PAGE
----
Engage: Bafta winner on ‘raw’ interviews with care home staff who carry burden of the pandemic

Screenwriter and playwright Jack Thorne has said the care home workers he spoke to while researching his drama Help were the “rawest” people he has ever heard.

And he feels that “no one is looking after them” as they still carry the “burden” of the pandemic.

Thorne, the winner of five Baftas, was inspired to write the TV film starring Jodie Comer and Stephen Graham (pictured), which explores a care home bearing the brunt of the coronavirus pandemic, after reading about Covid-19 devastating these centres in a local newspaper.

The 43-year-old grew up around the care sector as this mother was also a care worker which helped him with the story’s background.

Speaking on BBC Radio 4’s Desert Island Discs, he said: “I’ve done a lot of quite hard-hitting stuff that involved talking to people who had quite a lot of trauma happen to them, this is the rawest I have ever heard people.

“They were still going through it and they hadn’t come to terms with what had happened. The thing that broke my heart more than anything else is they thought they were responsible.

“They were angry with the Government and they were angry with this and they were angry with that but they kept on saying ‘I let my residents down’.

“And they’re still carrying the burden for it and no one is looking after them.”

The Channel 4 drama, which was released in September, tells the story of a young care home worker, played by Comer, and a 47-year-old man with early-onset Alzheimer’s, portrayed by Graham, as their lives are changed by the onset of the Covid-19 pandemic.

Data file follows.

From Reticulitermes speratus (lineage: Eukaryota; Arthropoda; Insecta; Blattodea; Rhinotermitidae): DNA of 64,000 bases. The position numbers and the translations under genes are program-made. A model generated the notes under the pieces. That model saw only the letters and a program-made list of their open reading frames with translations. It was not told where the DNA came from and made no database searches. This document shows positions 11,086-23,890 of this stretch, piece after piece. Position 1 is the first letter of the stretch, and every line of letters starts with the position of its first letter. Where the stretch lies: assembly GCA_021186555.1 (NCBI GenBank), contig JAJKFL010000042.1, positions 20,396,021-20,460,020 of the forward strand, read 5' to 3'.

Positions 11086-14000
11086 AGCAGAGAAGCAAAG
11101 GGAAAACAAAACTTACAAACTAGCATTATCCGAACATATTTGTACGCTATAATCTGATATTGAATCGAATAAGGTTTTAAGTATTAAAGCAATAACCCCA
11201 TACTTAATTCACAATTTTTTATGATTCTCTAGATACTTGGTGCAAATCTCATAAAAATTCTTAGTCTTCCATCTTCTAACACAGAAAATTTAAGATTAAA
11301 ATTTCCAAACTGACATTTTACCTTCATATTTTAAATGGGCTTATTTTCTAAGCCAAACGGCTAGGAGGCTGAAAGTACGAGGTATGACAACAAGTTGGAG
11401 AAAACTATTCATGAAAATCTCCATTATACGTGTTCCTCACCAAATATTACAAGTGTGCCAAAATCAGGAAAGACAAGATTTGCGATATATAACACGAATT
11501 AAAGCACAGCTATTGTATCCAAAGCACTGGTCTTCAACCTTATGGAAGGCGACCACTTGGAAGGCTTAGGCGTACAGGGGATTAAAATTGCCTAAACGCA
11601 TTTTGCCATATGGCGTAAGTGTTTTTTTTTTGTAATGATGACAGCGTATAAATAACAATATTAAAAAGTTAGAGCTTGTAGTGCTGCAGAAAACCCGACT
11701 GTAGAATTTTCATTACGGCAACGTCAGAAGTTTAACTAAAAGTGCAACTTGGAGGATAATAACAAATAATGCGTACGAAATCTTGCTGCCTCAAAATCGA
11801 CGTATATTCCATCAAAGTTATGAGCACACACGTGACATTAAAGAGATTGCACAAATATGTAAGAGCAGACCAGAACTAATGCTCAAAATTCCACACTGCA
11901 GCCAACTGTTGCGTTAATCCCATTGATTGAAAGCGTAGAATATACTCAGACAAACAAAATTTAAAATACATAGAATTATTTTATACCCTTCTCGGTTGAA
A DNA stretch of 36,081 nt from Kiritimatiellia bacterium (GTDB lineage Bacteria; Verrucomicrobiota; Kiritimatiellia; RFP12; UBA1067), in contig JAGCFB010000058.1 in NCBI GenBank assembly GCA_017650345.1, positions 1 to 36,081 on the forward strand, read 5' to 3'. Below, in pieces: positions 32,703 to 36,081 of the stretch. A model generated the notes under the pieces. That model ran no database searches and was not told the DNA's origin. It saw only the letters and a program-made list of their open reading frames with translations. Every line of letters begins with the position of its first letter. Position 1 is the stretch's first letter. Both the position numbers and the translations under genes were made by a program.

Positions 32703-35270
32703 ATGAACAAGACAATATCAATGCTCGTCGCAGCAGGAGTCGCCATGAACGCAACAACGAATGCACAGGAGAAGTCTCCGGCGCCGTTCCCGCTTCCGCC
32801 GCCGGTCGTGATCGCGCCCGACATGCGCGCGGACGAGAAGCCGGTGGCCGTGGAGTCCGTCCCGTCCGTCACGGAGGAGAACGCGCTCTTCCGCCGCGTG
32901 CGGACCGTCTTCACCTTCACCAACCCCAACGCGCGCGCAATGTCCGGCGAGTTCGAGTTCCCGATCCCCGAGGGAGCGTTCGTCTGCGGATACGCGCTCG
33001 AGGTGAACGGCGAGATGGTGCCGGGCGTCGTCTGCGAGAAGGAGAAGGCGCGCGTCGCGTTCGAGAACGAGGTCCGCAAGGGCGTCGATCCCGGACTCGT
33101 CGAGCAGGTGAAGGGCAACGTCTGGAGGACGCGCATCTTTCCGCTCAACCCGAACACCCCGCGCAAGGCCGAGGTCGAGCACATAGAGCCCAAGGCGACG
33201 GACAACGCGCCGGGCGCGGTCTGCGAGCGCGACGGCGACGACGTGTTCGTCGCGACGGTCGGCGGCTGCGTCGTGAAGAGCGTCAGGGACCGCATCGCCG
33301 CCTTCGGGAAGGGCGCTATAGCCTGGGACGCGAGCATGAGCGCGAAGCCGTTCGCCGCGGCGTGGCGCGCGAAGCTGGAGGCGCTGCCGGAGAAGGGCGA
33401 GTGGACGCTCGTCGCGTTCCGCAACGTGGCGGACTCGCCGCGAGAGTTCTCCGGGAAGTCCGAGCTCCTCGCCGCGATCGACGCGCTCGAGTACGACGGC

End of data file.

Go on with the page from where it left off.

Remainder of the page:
Speaking on his inspiration for the drama, he added: “There was a story about a care home that had lost an extraordinary number of residents and I had not understood that bit of the crisis yet, and it was like ‘Well a story needs to be told about this because telly can take you inside things well’.

“And so we started researching it and the more we heard the more terrible it became. The way this country behaved during that time towards disabled people, I mean that the first 100,000 deaths 60,000 were disabled, and towards care homes, in particular, is extraordinary.”

Thorne has previously written for TV series and films including His Dark Materials and Enola Holmes, as well as writing the script for Harry Potter And The Cursed Child, the Olivier and Tony award-winning play based on the wizarding books by JK Rowling.

The acclaimed writer, who was diagnosed with the chronic condition cholinergic urticaria at the age of 20, actively speaks out about representation for the disabled community within the TV industry.

While delivering the MacTaggart lecture at this year’s Edinburgh TV Festival, he urged the industry to do more for disabled people, saying it has “utterly and totally” failed them.

Reflecting on what needs to change while on Desert Island Discs, he said: “Lots of things. And there has been historic exclusion for years and there’s been a lot of other people telling disabled stories.

“People go ‘How do you feel about non-disabled actors playing a disabled role?’ That is not the only issue.

“The issue is that the director is also not disabled, the writer is also not disabled and they are telling a story that they are poorly equipped to tell and so there’s no truth in it and if there’s no truth in it, then TV doesn’t work.”

Desert Island Discs airs on BBC Sounds and BBC Radio 4 on Sunday at 11am.

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